When choosing a skillet to cook your food, which do you usually use?
I prefer using stainless steel skillets for almost everything that I do unless it’s cooking something extremely delicate, like eggs, fish, pancakes etc. Otherwise, a good quality stainless steel skillet is my best friend.
One of the main reasons why I avoid using nonstick skillets as much as I can are the health risks. The coating on the nonstick skillets has been proven to give off dangerous fumes when heated to a high temperature or when they become scratched and chipped. When using a nonstick skillet, try not to heat it to a high temperature without having any oil or food in the skillet. Use only wood or plastic to stir or flip food in a nonstick skillet and don’t use an abrasive sponge when washing. Replace your skillet as soon as the coating begins to wear.
I have one 10 inch and one 12 inch stainless steel skillets that I use all the time.
Traits of a Great Traditional Skillet:
1. Sears food well.
No matter how you try, you absolutely can’t get a great sear and browning on your food in a nonstick skillet the way you can when using a traditional skillet. You actually want the food to stick to the skillet. This is what scares most people. They think the skillet is horrible because the food sticks to it. Have no fear. This is actually a good thing.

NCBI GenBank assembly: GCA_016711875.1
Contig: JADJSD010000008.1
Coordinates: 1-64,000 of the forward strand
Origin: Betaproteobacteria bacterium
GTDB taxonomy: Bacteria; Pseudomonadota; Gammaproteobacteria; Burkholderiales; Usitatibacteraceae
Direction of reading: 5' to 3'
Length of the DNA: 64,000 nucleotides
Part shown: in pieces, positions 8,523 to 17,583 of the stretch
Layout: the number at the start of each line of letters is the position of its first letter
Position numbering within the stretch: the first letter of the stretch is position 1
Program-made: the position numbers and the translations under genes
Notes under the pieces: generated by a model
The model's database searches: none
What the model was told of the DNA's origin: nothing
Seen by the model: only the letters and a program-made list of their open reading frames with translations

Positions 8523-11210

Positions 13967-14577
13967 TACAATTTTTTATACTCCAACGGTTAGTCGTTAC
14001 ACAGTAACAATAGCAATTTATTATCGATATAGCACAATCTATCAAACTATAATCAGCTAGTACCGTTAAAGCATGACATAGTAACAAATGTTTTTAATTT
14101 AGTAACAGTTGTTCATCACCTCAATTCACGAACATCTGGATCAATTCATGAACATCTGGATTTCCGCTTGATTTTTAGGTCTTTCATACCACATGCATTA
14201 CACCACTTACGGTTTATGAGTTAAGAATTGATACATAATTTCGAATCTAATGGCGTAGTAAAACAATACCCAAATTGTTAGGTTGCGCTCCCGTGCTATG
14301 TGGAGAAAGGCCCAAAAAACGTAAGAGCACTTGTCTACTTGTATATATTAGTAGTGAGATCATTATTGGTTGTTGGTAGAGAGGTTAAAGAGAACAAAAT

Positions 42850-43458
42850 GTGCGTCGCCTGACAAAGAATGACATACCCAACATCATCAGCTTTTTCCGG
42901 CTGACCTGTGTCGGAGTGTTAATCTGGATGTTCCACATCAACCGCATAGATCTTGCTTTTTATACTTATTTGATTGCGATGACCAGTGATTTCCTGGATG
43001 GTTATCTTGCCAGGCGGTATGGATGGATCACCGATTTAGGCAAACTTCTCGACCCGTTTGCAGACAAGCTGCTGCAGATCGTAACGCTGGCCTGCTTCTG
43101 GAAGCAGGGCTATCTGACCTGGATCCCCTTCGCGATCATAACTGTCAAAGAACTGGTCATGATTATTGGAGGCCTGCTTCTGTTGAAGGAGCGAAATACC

For perfectly seared beef, pork, chicken, shrimp, etc:
- Pat your ingredient dry on a clean kitchen or paper towel.
- Heat the skillet until it’s almost smoking. Yep, you should actually see the beginning of a few wisps of smoke coming from the skillet if you look closely. Not a full, blowing smoke, though!
- Add enough oil to the skillet. Don’t flood the skillet, but make sure there is enough oil to cover the complete surface of the skillet.
- Leave the food alone. It will release perfectly when the whole surface is perfectly seared.
2. FOND = Great sauces and gravy.
All those beautiful caramelized bits on the bottom of the pan will make absolutely delicious sauces. This is called fond. It creates a rich, and flavorful sauce or gravy. I’ll write another post with some tips on how to make great sauces and gravy.
3. No worries about scratching the skillet.
Whisk away, use metal spatulas or forks. This skillet can take it. This is another reason why this skillet makes great sauces. You can’t use a metal whisk in a nonstick skillet, but in this skillet, it’s also a great way to clean it. Deglaze the pan with some wine or broth. Whisk, whisk, whisk and a delicious sauce is made and your skillet is clean.
4. A well made traditional skillet can last a lifetime.
Unlike the nonstick skillet, which you should replace regularly, a traditional skillet is a great investment.
When choosing a skillet to buy, make sure it has some weight to it. Don’t go for the flimsy skillet; the food will cook unevenly and will scorch in some areas and not cook in others. The best conductors of heat are copper and aluminum. However, they react with acidic food, like tomatoes and don’t deal well with temperature changes, making it very hard to control. Stainless steel doesn’t react with food, which is why it’s perfect when a aluminum or copper core is covered with stainless steel, making the winning match.